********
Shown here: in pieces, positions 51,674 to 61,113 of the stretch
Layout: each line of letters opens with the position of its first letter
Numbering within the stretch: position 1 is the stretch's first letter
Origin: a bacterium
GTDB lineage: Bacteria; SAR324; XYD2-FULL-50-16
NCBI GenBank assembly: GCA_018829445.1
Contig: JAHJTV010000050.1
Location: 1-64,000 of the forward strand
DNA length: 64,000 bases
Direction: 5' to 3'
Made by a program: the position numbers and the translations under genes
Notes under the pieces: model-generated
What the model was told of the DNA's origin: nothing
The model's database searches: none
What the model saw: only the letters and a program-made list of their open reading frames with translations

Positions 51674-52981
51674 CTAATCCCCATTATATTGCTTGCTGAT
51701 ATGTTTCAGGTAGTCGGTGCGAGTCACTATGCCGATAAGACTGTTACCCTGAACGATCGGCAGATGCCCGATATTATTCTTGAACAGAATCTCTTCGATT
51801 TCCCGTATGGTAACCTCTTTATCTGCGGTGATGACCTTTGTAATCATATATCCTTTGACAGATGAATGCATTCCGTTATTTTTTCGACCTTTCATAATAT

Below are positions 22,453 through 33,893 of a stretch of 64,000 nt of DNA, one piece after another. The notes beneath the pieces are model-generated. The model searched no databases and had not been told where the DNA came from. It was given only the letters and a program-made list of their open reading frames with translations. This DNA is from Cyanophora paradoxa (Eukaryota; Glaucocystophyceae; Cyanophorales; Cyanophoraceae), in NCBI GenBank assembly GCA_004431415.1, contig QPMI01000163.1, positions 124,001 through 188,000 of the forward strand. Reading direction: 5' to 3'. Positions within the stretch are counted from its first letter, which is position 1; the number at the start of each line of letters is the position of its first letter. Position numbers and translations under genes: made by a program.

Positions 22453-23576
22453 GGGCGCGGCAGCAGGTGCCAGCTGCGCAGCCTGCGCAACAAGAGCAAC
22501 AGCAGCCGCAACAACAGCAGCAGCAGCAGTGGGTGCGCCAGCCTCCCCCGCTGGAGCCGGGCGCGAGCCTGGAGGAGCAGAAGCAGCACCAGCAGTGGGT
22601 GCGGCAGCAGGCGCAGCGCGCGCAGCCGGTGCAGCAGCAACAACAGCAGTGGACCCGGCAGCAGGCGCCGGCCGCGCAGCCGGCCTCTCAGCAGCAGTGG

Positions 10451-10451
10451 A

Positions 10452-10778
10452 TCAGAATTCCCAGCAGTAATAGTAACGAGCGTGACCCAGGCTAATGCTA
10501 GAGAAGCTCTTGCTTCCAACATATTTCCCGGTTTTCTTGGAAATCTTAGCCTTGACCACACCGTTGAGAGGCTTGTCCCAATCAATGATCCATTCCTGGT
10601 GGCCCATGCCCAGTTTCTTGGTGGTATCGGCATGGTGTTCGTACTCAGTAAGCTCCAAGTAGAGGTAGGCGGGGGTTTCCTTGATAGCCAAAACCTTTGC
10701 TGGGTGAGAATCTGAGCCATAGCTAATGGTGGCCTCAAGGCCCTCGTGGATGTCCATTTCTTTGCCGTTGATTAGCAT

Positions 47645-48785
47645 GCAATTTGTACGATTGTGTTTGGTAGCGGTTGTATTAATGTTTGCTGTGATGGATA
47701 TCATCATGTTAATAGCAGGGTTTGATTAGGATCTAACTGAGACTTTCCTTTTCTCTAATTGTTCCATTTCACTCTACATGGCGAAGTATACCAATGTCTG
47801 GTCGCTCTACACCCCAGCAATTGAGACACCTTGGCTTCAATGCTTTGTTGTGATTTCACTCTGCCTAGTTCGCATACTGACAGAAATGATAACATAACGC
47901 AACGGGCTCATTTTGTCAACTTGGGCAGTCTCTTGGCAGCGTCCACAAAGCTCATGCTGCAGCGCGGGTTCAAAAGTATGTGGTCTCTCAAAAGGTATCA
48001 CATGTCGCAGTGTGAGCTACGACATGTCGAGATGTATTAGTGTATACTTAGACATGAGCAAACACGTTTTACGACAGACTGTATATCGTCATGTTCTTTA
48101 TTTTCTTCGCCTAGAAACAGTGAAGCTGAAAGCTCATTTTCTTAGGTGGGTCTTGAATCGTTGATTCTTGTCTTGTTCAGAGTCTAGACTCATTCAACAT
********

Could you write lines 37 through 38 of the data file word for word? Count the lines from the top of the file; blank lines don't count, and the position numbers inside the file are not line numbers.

48001 CATGTCGCAGTGTGAGCTACGACATGTCGAGATGTATTAGTGTATACTTAGACATGAGCAAACACGTTTTACGACAGACTGTATATCGTCATGTTCTTTA
48101 TTTTCTTCGCCTAGAAACAGTGAAGCTGAAAGCTCATTTTCTTAGGTGGGTCTTGAATCGTTGATTCTTGTCTTGTTCAGAGTCTAGACTCATTCAACAT